• reconfigure the HA’s and adjust hunting quotas;
    Disproportionally high wolf killings near the parks and refuge have undoubtedly impacted the ability of visitors to view wild wolves in the heart of their current range. We strongly urge the Commission to reconfigure the HA’s and adjust hunting quotas to better protect wolves and wolf packs that utilize the parks and refuge for significant portions of their life cycle.  Doing so will better serve the desires of tens-of-thousands of visitors who come to the region each year for a chance to view wolves in the wild- a critical part of the state’s tourist economy.
  • responsible wolf management;
    Wolf management decisions need to be founded on more than hunting quotas, the protection of livestock and for the benefit of “high dollar” game species. Responsible wolf management needs to consider all mortality regardless of cause. It needs to consider ecosystem function- it needs to represent a consensus of the majority of the public, and should not include sport hunting.
  • policies over best science;
    It is WU’s conclusion that the Wyoming Game and Fish Commission, with its continued proposed hunting season- a plan structured to maintain just the minimum population necessary to prevent re-listing under the Endangered Species Act, is not doing enough to ensure the wolf’s long-term survival. We feel that the Commission is putting politics over best science.  We believe that the Commission is simply not living up to the public’s expectations to manage all wildlife, including wolves for the benefit of all citizens. And we feel the Commission’s proposed Chapter 47, Gray Wolf Hunting Season continues to jeopardize the well being of the wolves residing within our two premier National Parks and it greatly hinders Wyoming’s wolves from fulfilling their critical ecological niche.
  • in summary;
    Wyoming Untrapped considers it morally and philosophically indefensible to have a sanctioned gray wolf hunting season, or to allow wolves to be indiscriminately killed as predatory animals throughout 85 percent of the state. And, although we firmly believe that the Commission’s Draft Chapter 47 Gray Wolf Hunting Season proposal ignores many of the fundamentals of both the North American Model of Wildlife Conservation and the Public Trust Doctrine and that it largely ignores the best available science, we submit these comments for your collective consideration because we regrettably acknowledge that this is the environment we are now having to work within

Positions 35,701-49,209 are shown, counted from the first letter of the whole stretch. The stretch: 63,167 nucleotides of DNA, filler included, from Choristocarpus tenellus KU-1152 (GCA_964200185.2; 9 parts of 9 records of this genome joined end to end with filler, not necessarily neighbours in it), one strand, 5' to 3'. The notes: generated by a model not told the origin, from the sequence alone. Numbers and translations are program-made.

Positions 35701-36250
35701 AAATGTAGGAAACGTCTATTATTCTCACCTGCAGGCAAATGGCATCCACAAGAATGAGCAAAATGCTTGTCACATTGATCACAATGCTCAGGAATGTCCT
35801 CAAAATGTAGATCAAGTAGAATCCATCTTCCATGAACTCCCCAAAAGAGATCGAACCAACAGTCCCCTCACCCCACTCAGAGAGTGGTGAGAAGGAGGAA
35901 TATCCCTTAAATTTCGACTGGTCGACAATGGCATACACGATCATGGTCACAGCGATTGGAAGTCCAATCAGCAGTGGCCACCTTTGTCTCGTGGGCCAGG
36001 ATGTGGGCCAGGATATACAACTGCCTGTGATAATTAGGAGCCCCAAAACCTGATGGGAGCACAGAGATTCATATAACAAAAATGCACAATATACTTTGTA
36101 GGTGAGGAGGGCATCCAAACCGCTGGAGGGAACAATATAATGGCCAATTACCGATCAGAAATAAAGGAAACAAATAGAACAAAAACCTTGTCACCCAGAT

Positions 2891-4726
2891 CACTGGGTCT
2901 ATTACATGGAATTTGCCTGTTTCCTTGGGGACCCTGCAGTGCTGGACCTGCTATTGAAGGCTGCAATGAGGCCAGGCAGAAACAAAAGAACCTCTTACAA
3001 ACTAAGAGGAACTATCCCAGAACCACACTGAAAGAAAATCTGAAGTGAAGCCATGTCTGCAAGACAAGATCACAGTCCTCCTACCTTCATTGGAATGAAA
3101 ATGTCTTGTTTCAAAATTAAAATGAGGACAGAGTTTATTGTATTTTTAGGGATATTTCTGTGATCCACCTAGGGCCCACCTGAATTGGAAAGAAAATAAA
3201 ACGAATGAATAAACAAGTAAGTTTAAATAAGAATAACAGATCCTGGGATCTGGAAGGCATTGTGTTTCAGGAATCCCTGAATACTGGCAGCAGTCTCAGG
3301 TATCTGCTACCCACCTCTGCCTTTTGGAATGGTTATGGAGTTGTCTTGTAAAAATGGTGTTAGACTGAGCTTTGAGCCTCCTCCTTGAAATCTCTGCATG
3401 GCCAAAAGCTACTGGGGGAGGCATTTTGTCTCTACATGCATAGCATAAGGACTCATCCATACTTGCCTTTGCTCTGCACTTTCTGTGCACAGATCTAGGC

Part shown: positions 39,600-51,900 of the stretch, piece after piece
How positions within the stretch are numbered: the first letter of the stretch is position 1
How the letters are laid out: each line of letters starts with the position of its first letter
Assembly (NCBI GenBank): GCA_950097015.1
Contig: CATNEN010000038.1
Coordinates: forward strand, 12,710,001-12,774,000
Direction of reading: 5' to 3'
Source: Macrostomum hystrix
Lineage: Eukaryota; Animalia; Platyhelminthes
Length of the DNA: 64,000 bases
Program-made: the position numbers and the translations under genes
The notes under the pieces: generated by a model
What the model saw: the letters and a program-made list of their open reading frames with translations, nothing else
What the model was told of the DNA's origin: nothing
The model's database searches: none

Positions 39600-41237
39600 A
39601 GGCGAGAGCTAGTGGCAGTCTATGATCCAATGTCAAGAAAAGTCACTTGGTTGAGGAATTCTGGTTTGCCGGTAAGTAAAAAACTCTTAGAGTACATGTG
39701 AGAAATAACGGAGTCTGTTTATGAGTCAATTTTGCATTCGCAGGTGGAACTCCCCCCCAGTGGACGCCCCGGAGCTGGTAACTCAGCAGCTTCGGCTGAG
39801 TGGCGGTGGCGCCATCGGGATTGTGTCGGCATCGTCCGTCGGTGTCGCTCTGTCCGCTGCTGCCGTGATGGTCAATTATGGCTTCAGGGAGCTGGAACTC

• wolves are not trophies;
    WU wants to make clear that while we respectfully submit these comments for your consideration, in no way should this be construed as support for sport hunting of wolves, whether as trophy game or as a predator.
  • emerging trends in national wildlife management;
    Should we value and protect wildlife as vital contributors to the health of our public landscapes, and for the intrinsic character and worth of all furbearing animals?  Should we value the significant impact of wildlife watching on tourism – Wyoming’s 2nd largest industry?  Is Wyoming’s wildlife management not keeping pace with our modern society’s views?
  • wildlife management should better represent the values of all citizens;
    Our wildlife is a public treasure owned equally by all citizens and taxpayers. Therefore, it is not just that a few people are allowed to indiscriminately trap and kill this wildlife. Trapping and snaring greatly reduces the number of animals and thus the number of wildlife sightings for the public – depriving them of much pleasure.